And of course tires aren’t tested and are probably more important than any safety feature. Stopping distance on good tires with good tread is way shorter than cheap tires with low tread.


Fatalities and serious injuries per miles driven had been coming down for 20+ years until the pandemic.

Imagine if flying involved 5,000 deaths per year which is just a fraction of road deaths.

What is the difference in outcomes from the worst to the best headlights?

Reduction in collisions from 2 to 1 per billion miles? That’s trival.

2 to 1 per million miles? Still trivial. Most people don’t drive a million miles in a lifetime.

That’s my point. This is nibbling at the extreme margins.

They started going back up in 2015 but yes driving is much safer than it used to be. And driving to airport is most dangerous part of any trip.

Incremental improvement yields compounding results. We could all be driving Ford Pintos and most of us would not see any negative effect from its poor design or exploding fuel tank. It’s all a question of trade offs. I’m happy to pay a bit more for a serious of incremental improvements. Of course that’s easy for me to say with an above average household income.

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I’m persuadable with statistics, which is why I phrased my comments that way.

“Better is better” isn’t really a coherent argument, unless you reject the law of diminishing returns.

Of course. Same as for pretty much any electronic/manufactured good. The question is where do you draw the line on cost vs utility . I just think the line for worthwhile safety features is a little beyond where you do. It’s all subjective.

I am a big fan of statistics but I don’t think they work here. I’d compare non trivial costing at the margin safety features to life insurance. Both are financially irrational and unlikely to ever be used. Would you also argue that life insurance is also something people with dependents (children or non-working spouse) don’t need.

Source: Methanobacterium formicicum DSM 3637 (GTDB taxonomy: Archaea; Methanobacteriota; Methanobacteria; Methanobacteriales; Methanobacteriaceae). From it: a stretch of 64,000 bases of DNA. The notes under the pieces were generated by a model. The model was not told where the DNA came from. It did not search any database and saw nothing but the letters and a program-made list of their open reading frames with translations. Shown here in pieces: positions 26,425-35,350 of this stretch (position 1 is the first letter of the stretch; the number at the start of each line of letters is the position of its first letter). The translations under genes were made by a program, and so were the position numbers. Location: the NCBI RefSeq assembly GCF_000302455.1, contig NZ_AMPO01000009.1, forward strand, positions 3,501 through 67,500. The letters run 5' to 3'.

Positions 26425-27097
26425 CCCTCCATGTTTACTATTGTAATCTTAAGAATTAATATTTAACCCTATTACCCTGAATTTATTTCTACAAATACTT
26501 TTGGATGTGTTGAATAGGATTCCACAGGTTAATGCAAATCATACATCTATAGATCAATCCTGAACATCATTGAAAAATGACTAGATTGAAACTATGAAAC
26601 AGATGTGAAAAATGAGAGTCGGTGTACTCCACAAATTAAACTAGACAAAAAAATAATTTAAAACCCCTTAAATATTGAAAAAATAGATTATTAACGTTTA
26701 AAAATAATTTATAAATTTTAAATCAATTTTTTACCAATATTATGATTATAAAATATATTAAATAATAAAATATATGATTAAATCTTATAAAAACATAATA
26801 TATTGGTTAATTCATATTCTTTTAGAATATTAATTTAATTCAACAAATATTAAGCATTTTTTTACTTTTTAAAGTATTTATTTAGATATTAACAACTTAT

Where the cost of further improvements can no longer produce meaningful benefits. Law of diminishing returns.

So I respectfully disagree. :slight_smile:

This is situational based on the family’s other resources.

Life insurance would be a preposterous expense for our household, since there would be no dependency on it if one of us dies, and would offer only a marginal improvement to the survivor’s lifestyle (we don’t live lavishly and I wouldn’t expect that to change).

So it isn’t worth the premium. Law of diminishing returns.

Please don’t misunderstand, I make irrational choices all the time, but I have enough self awareness to recognize them (at least some of the time). :slight_smile:

Regarding “…would offer only a marginal improvement to the survivor’s lifestyle (we don’t live lavishly and I wouldn’t expect that to change).”

It sounds like you just need to bump up the payout for your term life coverage. Like, give your wife a reason to cut your brake lines then send you on errands near the train tracks.

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I think each of those brands in their respective parent companies have top safety picks as well. What surprises me is that, even with the top safety picks in each roster, the minivan, the vehicle that I think most carry their most precious cargo, they decide implement cost cutting for safety tech. Side note, the Sienna and Odessey are Top Safety+ winners in the class.

True, I dont understand fully what the difference is. IIHS has some info provided that I will attach here that helps in the headlight test.

Vehicles with good-rated headlights have 19 percent fewer nighttime single-vehicle crashes than vehicles with poor-rated headlights. Acceptable and marginal headlights are associated with reductions of about 15 and 10 percent. These numbers are based on a 2021 analysis of police-reported crashes.

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Doesn’t help that Wranglers do not have side airbags.